The Murdochs and Packers have got their fingers in the taxpayer honeypot again, this time nabbing nearly $6 million from the Government without a tender for their website Mable. Michael West reports on the latest in corporate welfare.
Latest Markets Stories
The government has tossed $130 billion at business, the corporate largesse is dripping all over the big end of town. Even highly profitable $8 billion property developers such as Mirvac are rolling in the free money, yet when it comes to Virgin Australia they are being all punctilious about “letting the market sort it out”. Michael West reports on the future of Virgin.
An influential global wealth survey has highlighted the world’s greatest loser in economic outcomes this year — Australia. Alan Austin reports.
Babcock & Brown sank in a sea of debt during the Global Financial Crisis, its $70 billion of assets around the world were soon up for grabs. Its rail business in WA went to the then little known Canadian financier, Brookfield. And Brookfield has made a killing
Trump’s war on Huawei is to choke off the supply of semiconductors and technology to manufacture same to Huawei, thereby limiting China’s ability to compete with the US. Clinton Fernandes reports.
On one side of the courtroom is TPG, a consumer-oriented telco grown large on acquisitions and minimalist customer service, run by a reclusive billionaire. Next to them is Vodafone, a mobile carrier with a global brand
The attention being given to possible covert influence being exercised by China in Australia shouldn’t distract us from recognising that very overt foreign influence now occurs through investment. Clinton Fernandes reports.
Intellectual property rights are shaping up to be the key battleground as the trade war between the United States and China escalates. And Australia’s position favours the US, writes Clinton Fernandes, even though it is patently against Australia’s interests
A troubled Chinese conglomerate under pressure from Beijing and its invisible partner have teamed up with Virgin Australia to run a flight school in Barnaby Joyce’s electorate. Having exposed Virgin’s deceitful efforts to hide these parties, Anthony Klan goes door-knocking.
Qantas inked a freight deal with alleged associates of Chinese Triads in 2017. The airline clearly didn’t check the bona fides of its business partners, which they could have googled in one-minute flat. Michael Sainsbury and Michael West report on Reuben Milne, the man behind the deal.
Where does “the buck” stop? When it comes to corporations, the buck stops with the board. This is why directors are paid big bucks. They are ultimately responsible when allegations of corruption arise, as has been the case this week with dramatic revelations of Crown Resorts facilitating organised crime. Michael Sainsbury reports.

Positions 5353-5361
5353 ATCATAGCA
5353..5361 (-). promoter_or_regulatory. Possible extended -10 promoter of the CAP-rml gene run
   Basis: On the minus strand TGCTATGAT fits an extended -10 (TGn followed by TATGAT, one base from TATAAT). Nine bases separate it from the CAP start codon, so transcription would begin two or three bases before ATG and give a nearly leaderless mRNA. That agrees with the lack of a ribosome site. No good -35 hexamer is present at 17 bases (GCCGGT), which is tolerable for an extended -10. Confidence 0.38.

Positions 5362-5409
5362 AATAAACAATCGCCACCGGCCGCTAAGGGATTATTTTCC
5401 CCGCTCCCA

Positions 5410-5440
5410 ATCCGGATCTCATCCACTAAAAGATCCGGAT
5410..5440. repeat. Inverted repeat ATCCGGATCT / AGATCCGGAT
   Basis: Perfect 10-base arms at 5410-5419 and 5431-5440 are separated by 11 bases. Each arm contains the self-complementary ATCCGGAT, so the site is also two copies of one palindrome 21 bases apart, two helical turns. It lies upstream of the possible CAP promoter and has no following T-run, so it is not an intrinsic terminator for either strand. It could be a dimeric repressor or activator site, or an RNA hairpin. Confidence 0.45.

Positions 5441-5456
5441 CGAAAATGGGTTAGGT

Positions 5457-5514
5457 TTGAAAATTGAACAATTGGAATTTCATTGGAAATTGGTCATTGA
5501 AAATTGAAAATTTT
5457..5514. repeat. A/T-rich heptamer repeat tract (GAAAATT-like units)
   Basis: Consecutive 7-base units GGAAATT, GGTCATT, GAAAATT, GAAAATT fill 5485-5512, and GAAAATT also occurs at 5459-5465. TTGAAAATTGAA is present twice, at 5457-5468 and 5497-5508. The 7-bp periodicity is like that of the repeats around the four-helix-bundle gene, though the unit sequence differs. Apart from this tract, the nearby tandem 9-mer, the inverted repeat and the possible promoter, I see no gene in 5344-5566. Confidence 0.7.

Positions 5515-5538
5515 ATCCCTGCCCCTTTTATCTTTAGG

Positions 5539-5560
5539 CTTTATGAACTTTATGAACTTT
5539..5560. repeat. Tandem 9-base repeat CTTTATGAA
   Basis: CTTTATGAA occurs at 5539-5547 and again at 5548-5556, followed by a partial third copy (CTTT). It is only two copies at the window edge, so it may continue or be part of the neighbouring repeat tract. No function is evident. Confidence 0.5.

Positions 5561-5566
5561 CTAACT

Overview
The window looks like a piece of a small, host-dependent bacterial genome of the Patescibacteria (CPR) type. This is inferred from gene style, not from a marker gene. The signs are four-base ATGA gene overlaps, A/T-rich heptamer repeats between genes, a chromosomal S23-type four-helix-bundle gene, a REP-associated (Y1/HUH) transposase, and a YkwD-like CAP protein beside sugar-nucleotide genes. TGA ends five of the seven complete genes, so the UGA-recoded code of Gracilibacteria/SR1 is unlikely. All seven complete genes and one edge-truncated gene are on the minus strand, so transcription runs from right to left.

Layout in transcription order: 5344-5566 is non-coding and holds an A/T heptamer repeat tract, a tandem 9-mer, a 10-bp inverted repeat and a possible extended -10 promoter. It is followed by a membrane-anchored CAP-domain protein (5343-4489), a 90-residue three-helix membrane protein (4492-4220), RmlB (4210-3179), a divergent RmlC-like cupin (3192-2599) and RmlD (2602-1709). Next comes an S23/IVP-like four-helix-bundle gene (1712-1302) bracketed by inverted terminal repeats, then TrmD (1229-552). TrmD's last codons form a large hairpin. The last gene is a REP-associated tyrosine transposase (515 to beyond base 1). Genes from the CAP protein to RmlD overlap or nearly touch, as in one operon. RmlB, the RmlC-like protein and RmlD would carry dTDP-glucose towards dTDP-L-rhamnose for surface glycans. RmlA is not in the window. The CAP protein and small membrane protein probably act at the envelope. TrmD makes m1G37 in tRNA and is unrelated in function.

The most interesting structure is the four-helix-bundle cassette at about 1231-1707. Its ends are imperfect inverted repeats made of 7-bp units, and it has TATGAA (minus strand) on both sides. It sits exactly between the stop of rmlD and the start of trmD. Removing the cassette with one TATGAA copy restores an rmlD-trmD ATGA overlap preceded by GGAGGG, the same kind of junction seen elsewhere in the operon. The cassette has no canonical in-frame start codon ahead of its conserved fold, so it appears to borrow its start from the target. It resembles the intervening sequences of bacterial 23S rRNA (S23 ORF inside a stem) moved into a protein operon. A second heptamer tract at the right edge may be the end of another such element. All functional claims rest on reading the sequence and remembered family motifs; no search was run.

Have things finally turned for Treasurer Josh Frydenberg? Is the latest CPI a spike in a downtrend or first signs the Australian economy is bottoming?
Qantas has an unblemished record when it comes to safety. Unfortunately the same can’t be said when it comes to doing deals with international crime gangs. Michael Sainsbury reports.
Australia’s drift down the global league ladder continues, on a range of metrics. A sobering account of how Australia’s economy is faring versus those of its global peers by Alan Austin.
Hidden accounts, rapacious insolvency tactics, greedy bankers, weak government. The pillage of Arrium has been a travesty for shareholders and creditors and begs the question: should short-selling laws be upgraded to save vital industries from financial ruin?
Lawyers are fond of sending threat letters and demanding those who receive them keep it “Private and Confidential”. There is no basis in law for keeping unsolicited threats “Private and Confidential”.
The big economic indicators are all pointing south: GDP, interest rates, the currency, inflation. The ranking of women in cabinet has fallen. Franking credit pensions are down.
The Coalition’s botched NBN is not just a costly technological failure, but a policy debacle that has cost Australia’s taxpayers billions of dollars. Kim Wingerei reports.
Lendlease has had the same auditor since 1958. Back in the day when doctors and pregnant women were still advertising cigarettes
Insider trading, market manipulation, "pumping and dumping". It's a day in the life of the ASX writes investor Ben Pauley. Myriad complaints to the regulators however, backed up by evidence, have fallen on deaf ears. IT WAS September 2015 and Origin Energy...
Those great economic and jobs numbers Trump brags about turn out to be just run-of-the-mill. Carter, Reagan Bush I and II plus Clinton all beat Trump. David Cay Johnston, DCReport Editor-in-Chief reports. DONALD TRUMP keeps boasting about what...
Tony Abbott has come under pressure from Warringah independent, Zali Steggall, over the Government's decision to approve the sale of the new Northern Beaches Hospital, and 42 other Australian hospitals, to an obscure company in the Cayman Islands. Steggall, an Olympic...
Investors were furious to find their high-tech battery lab in Thailand was stocked, not with high-tech batteries, but with old ice cream machines. Surely the corporate regulators would fire up now at this, yet another deception
Julian Burnside has locked horns with Treasurer Josh Frydenberg over Liberal Party donations and the Treasurer approving the sale of 43 Australian hospitals, subsidised by taxpayers, to a company in the Cayman Islands tax haven.
John: So, where do franking credits come from?
Peter: The ATO, that’s where franking credits are born … think about franking credits like a gift voucher.
Chatting with ABC Melbourne’s Jon Faine on the Healthscope takeover and the impending transfer of 43 Australian hospitals to a Caribbean tax haven.